By almost every measure, union membership rates continued its steady decline in 2019, according to the latest statistics on unionization rates in the United States from the Bureau of Labor Statistics (BLS). The overall union membership rate in 2019 was 10.3%, down by 0.2% from 2018. The total number of unionized workers in 2019 was 14.57 million, down from 14.74 million in 2018. Including non-members, 11.6 million people were represented by a union in 2019, down from 11.7 million in 2018.

Unions’ loss in membership was reflected over most demographics. Union membership among men declined by 0.3%, from 11.1% in 2018 to 10.8% in 2019. Among women, the union membership declined by 0.2%, from 9.9% to 9.7%. The BLS reported that union membership rates among Black, Hispanic, and Caucasian workers all dropped. Indeed, the union membership rate decrease was highest for Black workers at 1.3%, down from 12.5% in 2018 to 11.2% in 2019. In fact, in the racial and ethnic categories, BLS reported only an increase among Asian workers, from 8.4% on 2018 to 8.8% in 2019.

Union membership rates also dropped by occupation and industry. BLS reported that between 2018 and 2019, union membership declined in management and professional service, sales and office, and production, transportation, and material moving, among other occupations. Industries including agriculture, mining, construction, manufacturing, wholesale and retail, financial services, professional and business, education and health, and public sector all had reduced union membership rates between 2018 and 2019.

In its press release reacting to the BLS report, the AFL-CIO blamed “barriers” faced by workers seeking to join a union, such as the Republican-majority National Labor Relations Board, for the declines. The AFL-CIO also pointed to what it viewed as bargaining successes after strikes by auto workers in Detroit, teachers in Chicago, and communication workers in Southeastern states. The AFL-CIO also touted high public approval rates for unions and claimed to “gain momentum” in unorganized workplaces in the hospitality, electric bus manufacturing, technology, video games, and media industries.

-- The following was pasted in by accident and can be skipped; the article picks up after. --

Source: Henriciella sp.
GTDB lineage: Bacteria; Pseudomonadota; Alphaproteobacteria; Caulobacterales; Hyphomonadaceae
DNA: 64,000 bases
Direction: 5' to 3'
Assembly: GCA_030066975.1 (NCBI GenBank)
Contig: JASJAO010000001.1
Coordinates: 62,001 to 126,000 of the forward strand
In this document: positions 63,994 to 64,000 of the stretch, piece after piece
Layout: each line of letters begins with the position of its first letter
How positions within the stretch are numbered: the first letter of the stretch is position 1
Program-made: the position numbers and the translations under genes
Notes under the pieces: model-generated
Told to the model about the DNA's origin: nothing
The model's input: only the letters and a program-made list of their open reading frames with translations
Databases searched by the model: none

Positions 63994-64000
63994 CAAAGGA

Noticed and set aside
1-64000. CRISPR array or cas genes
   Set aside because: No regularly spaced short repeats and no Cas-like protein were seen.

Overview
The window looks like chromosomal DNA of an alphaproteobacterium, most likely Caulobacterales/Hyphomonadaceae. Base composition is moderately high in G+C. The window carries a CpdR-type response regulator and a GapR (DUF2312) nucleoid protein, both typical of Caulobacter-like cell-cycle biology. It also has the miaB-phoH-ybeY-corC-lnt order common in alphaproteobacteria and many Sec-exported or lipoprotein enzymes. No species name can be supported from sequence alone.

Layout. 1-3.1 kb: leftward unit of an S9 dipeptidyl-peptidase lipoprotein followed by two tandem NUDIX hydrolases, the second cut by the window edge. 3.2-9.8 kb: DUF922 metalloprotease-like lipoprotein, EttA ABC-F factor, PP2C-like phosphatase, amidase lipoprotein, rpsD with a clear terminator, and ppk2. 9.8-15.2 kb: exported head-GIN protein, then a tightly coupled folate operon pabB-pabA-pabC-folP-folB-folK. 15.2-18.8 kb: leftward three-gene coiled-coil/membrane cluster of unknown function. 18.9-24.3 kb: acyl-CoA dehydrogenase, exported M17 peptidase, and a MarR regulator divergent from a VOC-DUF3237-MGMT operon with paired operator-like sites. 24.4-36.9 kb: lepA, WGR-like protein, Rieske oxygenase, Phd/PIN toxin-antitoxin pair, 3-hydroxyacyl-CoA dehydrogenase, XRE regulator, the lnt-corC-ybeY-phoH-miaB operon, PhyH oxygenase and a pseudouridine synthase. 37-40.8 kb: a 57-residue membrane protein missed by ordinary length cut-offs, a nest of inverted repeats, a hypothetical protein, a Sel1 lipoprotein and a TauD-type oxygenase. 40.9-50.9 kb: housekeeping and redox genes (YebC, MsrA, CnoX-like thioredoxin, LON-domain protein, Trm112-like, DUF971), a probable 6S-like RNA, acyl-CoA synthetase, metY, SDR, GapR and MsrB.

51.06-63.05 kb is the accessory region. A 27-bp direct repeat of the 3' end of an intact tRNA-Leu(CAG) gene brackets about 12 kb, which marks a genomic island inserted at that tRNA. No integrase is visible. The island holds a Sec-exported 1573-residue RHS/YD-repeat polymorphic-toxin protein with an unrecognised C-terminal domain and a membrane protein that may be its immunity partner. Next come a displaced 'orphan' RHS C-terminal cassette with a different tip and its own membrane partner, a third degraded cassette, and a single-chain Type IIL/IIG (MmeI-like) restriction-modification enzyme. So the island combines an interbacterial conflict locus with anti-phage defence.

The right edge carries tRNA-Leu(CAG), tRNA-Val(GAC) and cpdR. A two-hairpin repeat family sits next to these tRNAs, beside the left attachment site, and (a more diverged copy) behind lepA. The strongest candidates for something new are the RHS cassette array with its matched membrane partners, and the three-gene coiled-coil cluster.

Despite the BLS report, employers in all industries should remain vigilant for union organizing efforts, especially in non-traditional industries, such as technology. Judging by the AFL-CIO’s reactions to the BLS report, unions also may employ strikes, picketing, and other collective actions to increase their relevance in workplaces. If you would like to review your company’s readiness, please contact any Jackson Lewis attorney.

 

 

 

 

 

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Photo of Howard M. Bloom Howard M. Bloom

Howard M. Bloom is a Principal in the Boston, Massachusetts, office of Jackson Lewis P.C. He has practiced labor and employment law representing exclusively employers for more than 36 years.

Mr. Bloom counsels clients in a variety of industries on labor law issues.

Howard M. Bloom is a Principal in the Boston, Massachusetts, office of Jackson Lewis P.C. He has practiced labor and employment law representing exclusively employers for more than 36 years.

Mr. Bloom counsels clients in a variety of industries on labor law issues. He trains and advises executives, managers and supervisors on union awareness and positive employee relations, and assists employers in connection with union card-signing efforts, traditional union representation and corporate campaigns, and union decertification campaigns. He also represents clients at the National Labor Relations Board in connection with bargaining unit issues, objections and challenges, as well as unfair labor practice investigations and trials. Mr. Bloom also has been the spokesperson at countless first and successor contract collective bargaining negotiations, and regularly advises on collective bargaining agreement administration issues, including grievance/arbitration issues.

Mr. Bloom has appeared before the Massachusetts Supreme Judicial Court, the U.S. Court of Appeals for the District of Columbia, several U.S. District Courts, the National Labor Relations Board, the Massachusetts Labor Relations Commission, the Equal Employment Opportunity Commission and the Massachusetts Commission Against Discrimination.

Mr. Bloom speaks frequently to employer groups on a wide range of labor and employment law topics. He also has written extensively on labor and employment law for a variety of publications, including New England Business magazine, The Boston Globe and the Boston Business Journal. He also is editor of and a frequent contributor to the Jackson Lewis Labor & Collective Bargaining Blog.

While attending law school, he was the Executive Editor of The Advocate: the Suffolk University Law School Journal and President of the Student Bar Association.

Mr. Bloom is a diehard baseball fan. His first book, The Baseball Uncyclopedia: A Highly Opinionated Myth-Busting Guide to the Great American Game, was published in February 2006.